Today I gave a brief presentation of the framework for measuring open data impact I created for UNDP Serbia last year, at the Open Belgium 2019 Conference.
The framework is meant to be relatable and usable for individual organisations by themselves, and based on how existing cases, papers and research in the past have tried to establish such impact.
Here are the slides.
Measuring open data impact by Ton Zijlstra, at Open Belgium 2019
This is the full transcript of my presentation:
Last Friday, when Pieter Colpaert tweeted the talks he intended to visit (Hi Pieter!), he said two things. First he said after the coffee it starts to get difficult, and that’s true. Measuring impact is a difficult topic. And he asked about measuring impact: How can you possibly do that? He’s right to be cautious.
Because our everyday perception of impact and how to detect it is often too simplistic. Where’s the next Google the EC asked years ago. but it’s the wrong question. We will only know in 20 years when it is the new tech giant. But today it is likely a small start-up of four people with laptops and one idea, in Lithuania or Bulgaria somewhere, and we are by definition not be able to recognize it, framed this way. Asking for the killer app for open data is a similarly wrong question.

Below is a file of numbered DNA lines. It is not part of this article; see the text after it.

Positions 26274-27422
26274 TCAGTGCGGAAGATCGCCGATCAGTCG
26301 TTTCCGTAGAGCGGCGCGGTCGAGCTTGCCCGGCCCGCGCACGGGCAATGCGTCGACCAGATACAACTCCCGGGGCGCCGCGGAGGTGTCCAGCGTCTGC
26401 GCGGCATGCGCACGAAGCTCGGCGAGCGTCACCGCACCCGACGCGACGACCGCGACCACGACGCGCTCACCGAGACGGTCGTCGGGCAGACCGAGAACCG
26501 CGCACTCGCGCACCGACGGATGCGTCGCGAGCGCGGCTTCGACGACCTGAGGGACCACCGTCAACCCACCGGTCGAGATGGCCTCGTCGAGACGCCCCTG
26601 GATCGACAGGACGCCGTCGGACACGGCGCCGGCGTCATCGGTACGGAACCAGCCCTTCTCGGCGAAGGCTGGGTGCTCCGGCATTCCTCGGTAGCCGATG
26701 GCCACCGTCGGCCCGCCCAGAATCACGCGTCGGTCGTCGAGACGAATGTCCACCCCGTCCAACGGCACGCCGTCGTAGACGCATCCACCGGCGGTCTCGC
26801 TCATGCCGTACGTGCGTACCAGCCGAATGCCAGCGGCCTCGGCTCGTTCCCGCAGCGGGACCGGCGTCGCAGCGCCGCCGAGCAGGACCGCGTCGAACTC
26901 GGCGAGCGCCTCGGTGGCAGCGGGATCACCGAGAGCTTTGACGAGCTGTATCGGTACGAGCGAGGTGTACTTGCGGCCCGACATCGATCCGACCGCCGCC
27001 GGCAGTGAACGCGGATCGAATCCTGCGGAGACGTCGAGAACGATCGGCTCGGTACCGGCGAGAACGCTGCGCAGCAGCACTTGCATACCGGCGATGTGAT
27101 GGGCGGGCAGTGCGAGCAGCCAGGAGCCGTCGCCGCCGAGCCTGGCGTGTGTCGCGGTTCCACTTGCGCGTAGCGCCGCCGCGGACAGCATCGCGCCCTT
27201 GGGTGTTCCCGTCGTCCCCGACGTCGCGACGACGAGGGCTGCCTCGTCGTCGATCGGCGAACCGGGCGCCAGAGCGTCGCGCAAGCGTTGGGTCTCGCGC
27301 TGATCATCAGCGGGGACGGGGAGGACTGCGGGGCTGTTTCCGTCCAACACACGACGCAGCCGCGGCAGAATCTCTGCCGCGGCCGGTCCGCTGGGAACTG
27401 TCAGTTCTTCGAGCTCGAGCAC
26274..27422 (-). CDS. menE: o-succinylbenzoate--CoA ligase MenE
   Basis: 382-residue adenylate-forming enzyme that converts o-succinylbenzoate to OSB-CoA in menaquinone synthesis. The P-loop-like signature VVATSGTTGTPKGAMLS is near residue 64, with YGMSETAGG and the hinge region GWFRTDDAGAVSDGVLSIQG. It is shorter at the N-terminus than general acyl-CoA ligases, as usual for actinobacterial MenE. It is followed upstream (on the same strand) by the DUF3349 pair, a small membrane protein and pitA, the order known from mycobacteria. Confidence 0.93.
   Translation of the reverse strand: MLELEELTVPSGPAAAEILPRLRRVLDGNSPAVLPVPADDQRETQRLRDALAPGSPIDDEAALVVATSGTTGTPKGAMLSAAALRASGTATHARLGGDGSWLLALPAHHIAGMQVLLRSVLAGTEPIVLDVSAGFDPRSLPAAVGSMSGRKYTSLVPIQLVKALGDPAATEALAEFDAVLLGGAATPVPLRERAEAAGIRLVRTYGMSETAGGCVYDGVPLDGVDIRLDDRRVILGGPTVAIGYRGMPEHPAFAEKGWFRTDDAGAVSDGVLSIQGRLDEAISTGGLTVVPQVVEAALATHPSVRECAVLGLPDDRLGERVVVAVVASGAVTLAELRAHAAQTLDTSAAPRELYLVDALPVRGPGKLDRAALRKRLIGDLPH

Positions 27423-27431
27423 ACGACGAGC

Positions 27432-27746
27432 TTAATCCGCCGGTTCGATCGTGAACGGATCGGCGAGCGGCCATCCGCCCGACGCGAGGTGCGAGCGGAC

When it comes to impact, we seem to want one straightforward big thing. Hundreds of billions of euro impact in the EU as a whole, made up of a handful of wildly successful things. But what does that actually mean for you, a local government? And while you’re looking for that big impact you are missing all the smaller craters in this same picture, and also the bigger ones if they don’t translate easily into money.